I Chose This Moment To Transmogrify And I’m Beginning To Regret It

by ...

Alanna Schiffer

 

O, cardinal in a birch: lookin’ good, man.
I think I want to wrap my hand around
the soft meringue weight of your body.
All your plush feathers densely packed

like a forty-dollar makeup brush,
and they glow the hot, medicinal red
of a secret flashlight through my skin.
Look at you. Bleeding in the chapped

and peeling branches of the hipster trees.
I just — God damn. You are magnificent.
Folks, this is a quality cardinal.
I am getting my money’s worth

with this cardinal right now.
I gotta do this shit more often.
Just one question: why
is my upper lip tingling?

I go to scratch and there’s a full-on
wiry mustache living there. It takes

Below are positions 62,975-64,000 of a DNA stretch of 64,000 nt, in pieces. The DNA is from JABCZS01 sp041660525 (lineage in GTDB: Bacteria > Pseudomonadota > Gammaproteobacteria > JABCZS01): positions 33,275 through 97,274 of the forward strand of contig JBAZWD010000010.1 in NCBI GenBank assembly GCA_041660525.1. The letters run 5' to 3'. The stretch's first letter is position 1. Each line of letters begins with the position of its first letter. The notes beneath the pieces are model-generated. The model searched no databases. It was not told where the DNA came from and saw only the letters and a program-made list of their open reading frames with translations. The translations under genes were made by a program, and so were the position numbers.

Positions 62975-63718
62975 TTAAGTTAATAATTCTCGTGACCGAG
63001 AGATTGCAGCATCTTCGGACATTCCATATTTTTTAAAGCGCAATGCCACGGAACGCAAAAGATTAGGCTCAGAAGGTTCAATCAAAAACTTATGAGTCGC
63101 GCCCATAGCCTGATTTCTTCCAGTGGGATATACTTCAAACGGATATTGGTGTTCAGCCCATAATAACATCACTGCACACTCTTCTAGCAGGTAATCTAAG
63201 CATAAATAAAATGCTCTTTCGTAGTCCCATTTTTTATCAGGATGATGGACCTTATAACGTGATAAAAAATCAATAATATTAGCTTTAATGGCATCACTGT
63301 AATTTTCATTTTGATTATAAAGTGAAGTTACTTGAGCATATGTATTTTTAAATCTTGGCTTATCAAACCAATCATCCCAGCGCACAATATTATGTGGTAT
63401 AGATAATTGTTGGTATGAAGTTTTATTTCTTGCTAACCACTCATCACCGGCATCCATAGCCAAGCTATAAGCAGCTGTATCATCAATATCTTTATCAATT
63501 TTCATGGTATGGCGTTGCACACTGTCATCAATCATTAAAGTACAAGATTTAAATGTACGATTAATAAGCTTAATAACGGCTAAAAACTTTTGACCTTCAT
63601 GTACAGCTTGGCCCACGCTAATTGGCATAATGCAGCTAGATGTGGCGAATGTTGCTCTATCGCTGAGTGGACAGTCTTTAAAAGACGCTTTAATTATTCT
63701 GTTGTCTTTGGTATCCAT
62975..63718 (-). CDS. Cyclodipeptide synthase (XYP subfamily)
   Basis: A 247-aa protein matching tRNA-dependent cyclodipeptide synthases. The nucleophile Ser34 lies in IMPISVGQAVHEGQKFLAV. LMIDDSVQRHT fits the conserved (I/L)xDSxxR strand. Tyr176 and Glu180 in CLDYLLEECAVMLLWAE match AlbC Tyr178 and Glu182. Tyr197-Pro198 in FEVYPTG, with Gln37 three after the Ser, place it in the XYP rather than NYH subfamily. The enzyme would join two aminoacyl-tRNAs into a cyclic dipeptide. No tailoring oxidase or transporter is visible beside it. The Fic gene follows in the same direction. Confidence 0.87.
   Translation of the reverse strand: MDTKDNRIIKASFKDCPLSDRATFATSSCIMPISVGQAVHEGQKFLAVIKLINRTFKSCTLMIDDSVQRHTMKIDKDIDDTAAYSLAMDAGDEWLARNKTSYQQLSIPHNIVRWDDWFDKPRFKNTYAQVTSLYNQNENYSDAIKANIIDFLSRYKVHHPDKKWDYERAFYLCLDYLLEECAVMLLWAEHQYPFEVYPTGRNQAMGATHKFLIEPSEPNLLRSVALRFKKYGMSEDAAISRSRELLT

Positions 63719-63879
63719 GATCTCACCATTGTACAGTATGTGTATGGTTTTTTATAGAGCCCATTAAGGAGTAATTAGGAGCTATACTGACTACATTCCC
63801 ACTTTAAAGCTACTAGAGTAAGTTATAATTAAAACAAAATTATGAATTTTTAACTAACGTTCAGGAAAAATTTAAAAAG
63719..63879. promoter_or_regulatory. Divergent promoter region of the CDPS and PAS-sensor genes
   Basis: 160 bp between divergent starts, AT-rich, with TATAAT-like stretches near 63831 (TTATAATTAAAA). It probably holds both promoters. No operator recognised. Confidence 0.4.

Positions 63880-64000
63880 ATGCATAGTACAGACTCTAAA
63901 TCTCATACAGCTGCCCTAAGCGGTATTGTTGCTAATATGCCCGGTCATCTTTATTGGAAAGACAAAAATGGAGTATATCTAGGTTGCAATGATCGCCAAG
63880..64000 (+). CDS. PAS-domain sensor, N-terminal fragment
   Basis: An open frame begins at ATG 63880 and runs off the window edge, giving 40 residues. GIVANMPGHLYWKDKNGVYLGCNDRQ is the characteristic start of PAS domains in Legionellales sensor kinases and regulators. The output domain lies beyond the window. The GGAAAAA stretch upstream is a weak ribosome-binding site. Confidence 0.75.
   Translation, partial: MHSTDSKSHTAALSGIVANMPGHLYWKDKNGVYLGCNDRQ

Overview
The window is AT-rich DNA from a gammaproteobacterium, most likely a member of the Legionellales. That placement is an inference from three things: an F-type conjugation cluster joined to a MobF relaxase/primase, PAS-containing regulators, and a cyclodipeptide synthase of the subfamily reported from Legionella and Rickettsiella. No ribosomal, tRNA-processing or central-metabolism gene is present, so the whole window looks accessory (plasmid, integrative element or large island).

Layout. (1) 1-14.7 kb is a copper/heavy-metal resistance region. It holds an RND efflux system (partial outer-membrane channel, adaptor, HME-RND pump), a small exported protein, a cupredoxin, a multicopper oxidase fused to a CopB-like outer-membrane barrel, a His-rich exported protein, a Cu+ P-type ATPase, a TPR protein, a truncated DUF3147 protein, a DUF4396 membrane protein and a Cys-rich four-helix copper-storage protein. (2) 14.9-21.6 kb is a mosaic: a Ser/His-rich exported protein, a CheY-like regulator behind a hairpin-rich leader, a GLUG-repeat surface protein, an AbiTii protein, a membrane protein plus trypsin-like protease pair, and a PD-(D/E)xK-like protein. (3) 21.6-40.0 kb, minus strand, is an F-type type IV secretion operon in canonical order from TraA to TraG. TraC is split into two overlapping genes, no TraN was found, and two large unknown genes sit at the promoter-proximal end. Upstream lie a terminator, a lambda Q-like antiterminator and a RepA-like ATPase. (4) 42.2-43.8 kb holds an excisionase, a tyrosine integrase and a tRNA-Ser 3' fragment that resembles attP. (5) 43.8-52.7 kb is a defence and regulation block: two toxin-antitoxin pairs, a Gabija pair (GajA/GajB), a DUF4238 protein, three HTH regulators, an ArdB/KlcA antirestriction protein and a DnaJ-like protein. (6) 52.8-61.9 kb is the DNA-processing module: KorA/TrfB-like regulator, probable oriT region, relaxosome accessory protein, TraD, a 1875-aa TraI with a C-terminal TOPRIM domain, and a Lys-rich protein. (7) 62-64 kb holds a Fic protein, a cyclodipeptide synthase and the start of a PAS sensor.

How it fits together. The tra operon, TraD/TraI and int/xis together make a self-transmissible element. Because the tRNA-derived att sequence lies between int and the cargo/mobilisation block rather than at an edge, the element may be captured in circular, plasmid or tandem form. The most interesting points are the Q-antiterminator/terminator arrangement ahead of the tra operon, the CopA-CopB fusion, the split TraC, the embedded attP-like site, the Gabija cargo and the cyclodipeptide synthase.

a moment, but then I understand:
I am becoming Don McKay.

The next thirty minutes are a blur
and some of it, I don’t even want to
discuss. Things appear, jockey for
position, and lock magnetically into

place: the glasses, cargo vest,
softened leather field journal,
binoculars-as-stethoscope for wingbeats,
weathered complexion from nights

spent tinkering with my own perception
of time. And now I’m imbued
with an overwhelming urge to carve
something out of wood:

I could carve you, Cardinal. Do I still
have Cabernet Varathane in the shed?
No. I don’t have a shed—you know that.
I have loose ends, abandoned online

shopping baskets, dreams of a capsule
wardrobe. I have kids, Cardinal.
Who will pack their bento boxes
in the morning? You tilt your weird head

as I take off through the snow, zigzag
to lose him, haul open the living
room’s sliding glass door and clomp in
wheezing, my boots like facts on the ground.

In the distance, you call out, but of course,
I mistake it for a car alarm. A Tilley hat
descends by stage wire. By the time
I move to dodge it, it’s already on my head.
 

 

 

 

 

 

 

 

 

 

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